Dog Food, Subs Feed Technology Development at Halliburton

Seeking out, experimenting with, and ultimately embracing technologies from other industries have proven crucial to innovating at oilfield service firms such as Halliburton, which has tried everything from dog food to submarine tech to improve its work downhole.

By incorporating technology that had previously been used to measure impurities in dog food, Halliburton found a way to perform immediate, more-complete downhole fluid analysis. Source: Halliburton.

Halliburton’s acquisition of South Carolina-based startup Ometric earlier this decade was notable for a couple of reasons.

First, it represented an emerging trend of the oil and gas industry seeking out, modifying, and applying technologies from other industries. Second, it resulted in perhaps the only instance where dog food tech was applied to oil and gas operations.

Charged with nurturing a broad-minded approach to innovation within Halliburton has been Greg Powers, who has served as the oilfield service firm’s vice president of technology since 2010. Trained as a chemical engineer, he spent the first 30 years of his career working at companies such as GE, DuPont, and United Technologies. Halliburton brought him aboard for that reason.

Powers has since hired a new technology head for each of Halliburton’s 14 business units—all but two of whom came from outside the industry—including former colleagues from his previous employers, which he considers “companies of very high rigor” that place “a really big emphasis on innovation” and assure their products work reliably, attributes he wanted to emulate at Halliburton.

During 2010–14, Halliburton hired 2,000 people, the majority of whom were from outside of oil and gas and held master’s degrees or PhDs. Responding to complaints that he wasn’t hiring enough domain knowledge, Powers explained that “when you hire smart people who come from other industries, they bring a lot of new ideas. The [oil and gas] industry, as I viewed it, was stultified—I mean insulated and not very progressive.”   

Halliburton requires its senior technical personnel to attend meetings of societies outside the industry such as the American Institute of Chemical Engineers, American Society of Mechanical Engineers, and Institute of Electrical and Electronics Engineers.

Results of the company’s internal transformation, he said, can be seen through the number of patents it has racked up in recent years. Its patent rate, a primary measure the company uses to gauge its progress in technological development, spiked 400% by the end of 2017 with 813 patents granted during the year, according to its sustainability report. That amounts to 1.4 patents granted for every $1 million spent on research and development.

Halliburton in part measures its technological development progress through its patent rate, which jumped last year, it says. Source: Halliburton.


“You’re talking about thousands of people who have to have this attitude and this belief that if we see something, no matter where it is, and we think it has value in our value proposition—lower the cost and increase productivity—we can try to make it relevant,” Powers said. He noted, however, that making technology from other industries relevant to the oil and gas industry requires time, effort, and millions of dollars on Halliburton’s behalf.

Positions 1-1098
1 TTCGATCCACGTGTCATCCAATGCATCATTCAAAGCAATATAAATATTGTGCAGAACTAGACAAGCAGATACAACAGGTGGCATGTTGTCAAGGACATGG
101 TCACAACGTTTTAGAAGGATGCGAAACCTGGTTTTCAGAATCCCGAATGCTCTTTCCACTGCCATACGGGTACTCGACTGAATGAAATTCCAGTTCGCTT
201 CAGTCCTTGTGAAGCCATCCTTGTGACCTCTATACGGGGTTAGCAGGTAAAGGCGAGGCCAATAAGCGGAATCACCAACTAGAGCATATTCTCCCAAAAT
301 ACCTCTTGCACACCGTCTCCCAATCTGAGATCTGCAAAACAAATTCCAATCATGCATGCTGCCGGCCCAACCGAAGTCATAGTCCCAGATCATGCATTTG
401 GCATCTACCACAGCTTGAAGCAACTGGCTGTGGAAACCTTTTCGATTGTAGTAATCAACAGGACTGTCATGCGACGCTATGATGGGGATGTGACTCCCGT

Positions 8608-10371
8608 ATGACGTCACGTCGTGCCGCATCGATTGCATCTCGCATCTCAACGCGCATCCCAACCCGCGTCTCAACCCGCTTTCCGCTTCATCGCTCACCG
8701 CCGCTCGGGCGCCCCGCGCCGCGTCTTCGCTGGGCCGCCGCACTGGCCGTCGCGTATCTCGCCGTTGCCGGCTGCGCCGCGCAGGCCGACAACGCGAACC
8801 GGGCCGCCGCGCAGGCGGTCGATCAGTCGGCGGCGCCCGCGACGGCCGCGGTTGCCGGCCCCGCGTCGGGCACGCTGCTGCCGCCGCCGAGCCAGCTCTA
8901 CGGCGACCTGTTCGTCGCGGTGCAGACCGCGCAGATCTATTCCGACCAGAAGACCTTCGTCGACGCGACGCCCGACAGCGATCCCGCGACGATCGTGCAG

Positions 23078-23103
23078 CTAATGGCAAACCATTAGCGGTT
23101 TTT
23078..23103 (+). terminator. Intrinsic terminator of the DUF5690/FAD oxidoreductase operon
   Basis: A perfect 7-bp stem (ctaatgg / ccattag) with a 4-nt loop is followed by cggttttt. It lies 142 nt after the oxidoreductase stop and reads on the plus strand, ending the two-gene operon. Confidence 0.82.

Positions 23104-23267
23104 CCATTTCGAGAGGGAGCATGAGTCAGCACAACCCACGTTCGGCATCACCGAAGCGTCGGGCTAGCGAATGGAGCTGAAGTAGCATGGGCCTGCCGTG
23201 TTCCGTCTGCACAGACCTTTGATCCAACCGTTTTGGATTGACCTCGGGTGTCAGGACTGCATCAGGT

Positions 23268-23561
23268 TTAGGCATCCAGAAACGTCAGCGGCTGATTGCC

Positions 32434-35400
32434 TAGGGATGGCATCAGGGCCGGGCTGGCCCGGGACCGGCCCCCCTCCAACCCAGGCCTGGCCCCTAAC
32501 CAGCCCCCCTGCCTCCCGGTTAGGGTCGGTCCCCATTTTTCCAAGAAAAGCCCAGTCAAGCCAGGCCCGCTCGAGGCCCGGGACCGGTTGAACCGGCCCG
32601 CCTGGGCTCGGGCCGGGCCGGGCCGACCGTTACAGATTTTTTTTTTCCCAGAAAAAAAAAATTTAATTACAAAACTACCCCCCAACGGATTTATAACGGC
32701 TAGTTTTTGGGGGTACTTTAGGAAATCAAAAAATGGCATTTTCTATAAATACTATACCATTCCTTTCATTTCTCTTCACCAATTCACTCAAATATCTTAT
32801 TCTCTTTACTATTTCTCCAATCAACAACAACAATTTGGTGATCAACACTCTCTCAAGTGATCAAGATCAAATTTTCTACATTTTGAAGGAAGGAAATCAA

Prior to the addition of Ometric, Halliburton was looking for an expedited way of performing downhole fluid analysis, hoping to measure, in real-time, the constituents seeping from the reservoir at in-situ conditions right after a well was drilled. Commonly used samplers had been adept at determining the collectability of a downhole sample, but the operator would have to send those samples off to a lab and wait 2–3 months for thorough analysis.

Ometric had been spectroscopically measuring impurities in dog food using multivariate optical computing (MOC). Halliburton built on Ometric’s MOC approach to chemical analysis in 2013 by commercializing ICE Core, an integrated computational element service that uses more-versatile photometric detection inside the downhole sampler instead of laboratory spectroscopy and its accompanying bulky equipment.

With ICE Core, an optical sensor acts like a processing chip, performing analysis on fluid constituents inside the well. This results in immediate, more-complete information about the constituents present and fluid identification as the tool samples the reservoir.

In an example where hiring outside of oil and gas benefitted Halliburton, a polymer industry veteran developed a method of waterproofing resin for use in a well’s secondary annular barrier, a well integrity structural safeguard that was required after the 2010 Macondo well blowout. The company believed that adding resin to cement instead of using just base cement would provide a solution with better mechanical properties that’s adaptable to unique environments.

“In about a year and a half, we went from no polymer barriers to the beginnings of what’s now a huge suite of polymers mixed with cement, where we can tailor the thermal coefficient of expansion” along with “the brittleness and the flexibility” of those barriers, Powers said. 

The company has also taken technology from the US Navy’s submarine program and applied it to its wireline business with its Acoustic Conformance Xaminer service, an acoustic analysis tool that detects, measures, and characterizes leaks and flow in or around the wellbore and behind pipe. This enables prevention of larger, problem leaks from occurring down the road.

“Different kinds of leaks make different kinds of sounds, and we’ve learned the ‘language of the whales’ so to speak—except it’s the language of leaks,” Powers said.